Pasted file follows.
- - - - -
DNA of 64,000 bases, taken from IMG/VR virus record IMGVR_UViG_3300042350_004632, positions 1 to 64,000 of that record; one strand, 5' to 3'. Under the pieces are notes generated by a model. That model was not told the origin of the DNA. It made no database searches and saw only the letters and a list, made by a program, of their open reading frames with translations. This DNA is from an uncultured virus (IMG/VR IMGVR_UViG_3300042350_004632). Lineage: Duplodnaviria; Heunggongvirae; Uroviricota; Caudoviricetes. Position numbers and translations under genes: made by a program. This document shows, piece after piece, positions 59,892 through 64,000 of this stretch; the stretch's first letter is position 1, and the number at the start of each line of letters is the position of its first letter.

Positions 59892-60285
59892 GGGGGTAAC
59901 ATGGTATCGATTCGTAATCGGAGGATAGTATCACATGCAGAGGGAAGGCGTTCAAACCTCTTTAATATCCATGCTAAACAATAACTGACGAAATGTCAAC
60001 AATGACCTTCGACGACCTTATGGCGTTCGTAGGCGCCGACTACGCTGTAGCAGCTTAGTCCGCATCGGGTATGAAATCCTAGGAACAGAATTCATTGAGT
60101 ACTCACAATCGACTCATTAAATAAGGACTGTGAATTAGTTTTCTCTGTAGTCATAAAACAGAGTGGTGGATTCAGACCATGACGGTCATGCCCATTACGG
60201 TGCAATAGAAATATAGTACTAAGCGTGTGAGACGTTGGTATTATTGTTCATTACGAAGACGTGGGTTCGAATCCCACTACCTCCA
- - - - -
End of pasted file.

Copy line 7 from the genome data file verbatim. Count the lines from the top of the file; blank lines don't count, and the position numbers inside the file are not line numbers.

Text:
60201 TGCAATAGAAATATAGTACTAAGCGTGTGAGACGTTGGTATTATTGTTCATTACGAAGACGTGGGTTCGAATCCCACTACCTCCA